Could too much sugar be deadly? The biggest US study of its kind suggests
the answer is yes, at least when it comes to fatal
It doesn't take all that much extra sugar, hidden in many processed foods,
to substantially raise the risk, the researchers found, and most Americans eat
more than the safest amount.
Being in the highest risk category in the study means your chance of dying
prematurely from heart problems is nearly three times greater than for people
who eat only foods with little added sugar.
added sugars in diet threaten heart health
Increasing the risks
For someone who normally eats 2 000 calories daily, even consuming two
12-ounce (340-gram) cans of soda substantially increases the risk. For most
American adults, sodas and other sugary drinks are the main source of added
Lead author Quanhe Yang of the US Centres of Disease Control and Prevention
called the results sobering and said it's the first nationally representative
study to examine the issue.
Scientists aren't certain exactly how sugar may contribute to deadly heart
problems, but it has been shown to increase blood
pressure and levels of unhealthy cholesterol and triglycerides; and also
may increase signs of inflammation linked with heart disease, said Rachel
Johnson, head of the American Heart Association's nutrition committee and a
University of Vermont nutrition professor.
treatment for unhealthy lifestyles
Too much sugar makes us sick
Yang and colleagues analysed national health surveys between 1988 and 2010
that included questions about people's diets. The authors used national death
data to calculate risks of dying during 15 years of follow-up.
Overall, more than 30 000 American adults aged 44 on average were involved.
Previous studies have linked diets high in sugar with increased risks for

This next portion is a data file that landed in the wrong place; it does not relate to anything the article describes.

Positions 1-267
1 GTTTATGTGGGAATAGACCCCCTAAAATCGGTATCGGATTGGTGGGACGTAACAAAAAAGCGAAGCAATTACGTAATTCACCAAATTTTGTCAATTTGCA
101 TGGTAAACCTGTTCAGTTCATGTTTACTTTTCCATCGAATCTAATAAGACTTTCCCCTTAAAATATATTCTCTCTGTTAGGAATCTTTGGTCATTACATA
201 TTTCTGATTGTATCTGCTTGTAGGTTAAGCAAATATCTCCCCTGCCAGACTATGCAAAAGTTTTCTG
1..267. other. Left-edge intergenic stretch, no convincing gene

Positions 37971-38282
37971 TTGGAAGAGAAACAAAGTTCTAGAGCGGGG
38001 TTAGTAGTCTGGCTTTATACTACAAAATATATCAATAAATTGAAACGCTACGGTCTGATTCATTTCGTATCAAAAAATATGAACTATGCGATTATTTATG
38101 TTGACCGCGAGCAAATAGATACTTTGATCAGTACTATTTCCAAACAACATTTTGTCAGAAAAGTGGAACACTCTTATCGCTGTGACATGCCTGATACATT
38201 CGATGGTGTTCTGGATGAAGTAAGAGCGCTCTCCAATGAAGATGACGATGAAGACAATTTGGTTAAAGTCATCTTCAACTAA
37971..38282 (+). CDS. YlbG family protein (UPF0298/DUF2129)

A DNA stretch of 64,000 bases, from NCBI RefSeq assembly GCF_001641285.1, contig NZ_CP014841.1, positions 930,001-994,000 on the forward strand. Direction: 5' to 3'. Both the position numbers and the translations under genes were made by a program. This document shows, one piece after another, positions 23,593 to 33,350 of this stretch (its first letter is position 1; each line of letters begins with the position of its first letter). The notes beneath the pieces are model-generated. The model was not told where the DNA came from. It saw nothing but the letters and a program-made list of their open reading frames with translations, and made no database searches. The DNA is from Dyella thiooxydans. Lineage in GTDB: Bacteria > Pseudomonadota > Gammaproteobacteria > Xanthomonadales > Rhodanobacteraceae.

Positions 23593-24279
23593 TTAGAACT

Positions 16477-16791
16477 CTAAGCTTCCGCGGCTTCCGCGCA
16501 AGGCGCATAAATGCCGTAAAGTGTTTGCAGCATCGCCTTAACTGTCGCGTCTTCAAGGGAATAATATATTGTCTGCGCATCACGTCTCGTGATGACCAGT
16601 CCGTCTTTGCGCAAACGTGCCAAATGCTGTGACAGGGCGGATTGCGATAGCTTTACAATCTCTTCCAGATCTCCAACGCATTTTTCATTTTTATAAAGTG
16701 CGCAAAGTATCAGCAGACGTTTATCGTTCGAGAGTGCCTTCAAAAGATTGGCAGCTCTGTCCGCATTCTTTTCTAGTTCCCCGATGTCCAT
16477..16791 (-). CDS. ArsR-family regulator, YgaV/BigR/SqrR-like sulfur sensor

non-fatal heart problems, and with obesity, which can also lead to heart
trouble. But in the new study, obesity didn't explain the link between sugary
diets and death. That link was found even in normal-weight people who ate lots
of added sugar.
"Too much sugar does not just make us fat; it can also make us
sick," said Laura Schmidt, a health policy specialist at the University of
California, San Francisco. She wrote an editorial accompanying the study in
Monday's JAMA Internal Medicine.
The researchers focused on sugar added to processed foods or drinks, or
sprinkled in coffee or cereal. Even foods that don't taste sweet have added
sugar, including many brands of packaged bread, tomato sauce and salad
dressing. Naturally occurring sugar, in fruit and some other foods, wasn't
Most health experts agree that too much sugar isn't healthy, but there is no
universal consensus on how much is too much.
US government dietary guidelines issued in 2010 say "empty"
calories including those from added sugars should account for no more than 15%
of total daily calories.
The average number of daily calories from added sugar among US adults was
about 15% toward the end of the study, slightly lower than in previous years.
The authors divided participants into five categories based on sugar intake,
from less than 10% of daily calories the safest amount to more than 25%.
Most adults exceed the safest level; and for 1 in 10 adults, added sugar accounts
for at least 25% of daily calories, the researchers said.
The researchers had death data on almost 12 000 adults, including 831 who
died from heart disease during the 15-year follow-up. They took into account
other factors known to contribute to heart problems, including smoking,
and excess weight, and still found risks for sugar.
Calories add up quickly
As sugar intake increased, risks climb steeply.
Adults who got at least 25% of their calories from added sugar were almost
three times more likely to die of heart problems than those who consumed the
least less than 10%.
For those who got more than 15% or
the equivalent of about two cans of sugary soda out of 2 000 calories daily the
risk was almost 20% higher than the safest level.
Sugar calories quickly add up: One teaspoon has about 16 calories; one
12-ounce can of non-diet soda contains has about 9 teaspoons of sugar or about
140 calories; many cinnamon rolls have about 13 teaspoons of sugar; one scoop
of chocolate ice cream has about 5 teaspoons of sugar.
Dr Jonathan Purnell, a professor at Oregon Health & Science University's
Knight Cardiovascular Institute, said while the research doesn't prove
"sugar can cause you to die of a heart attack", it adds to a growing
body of circumstantial evidence suggesting that limiting sugar intake can lead
to healthier, longer lives.
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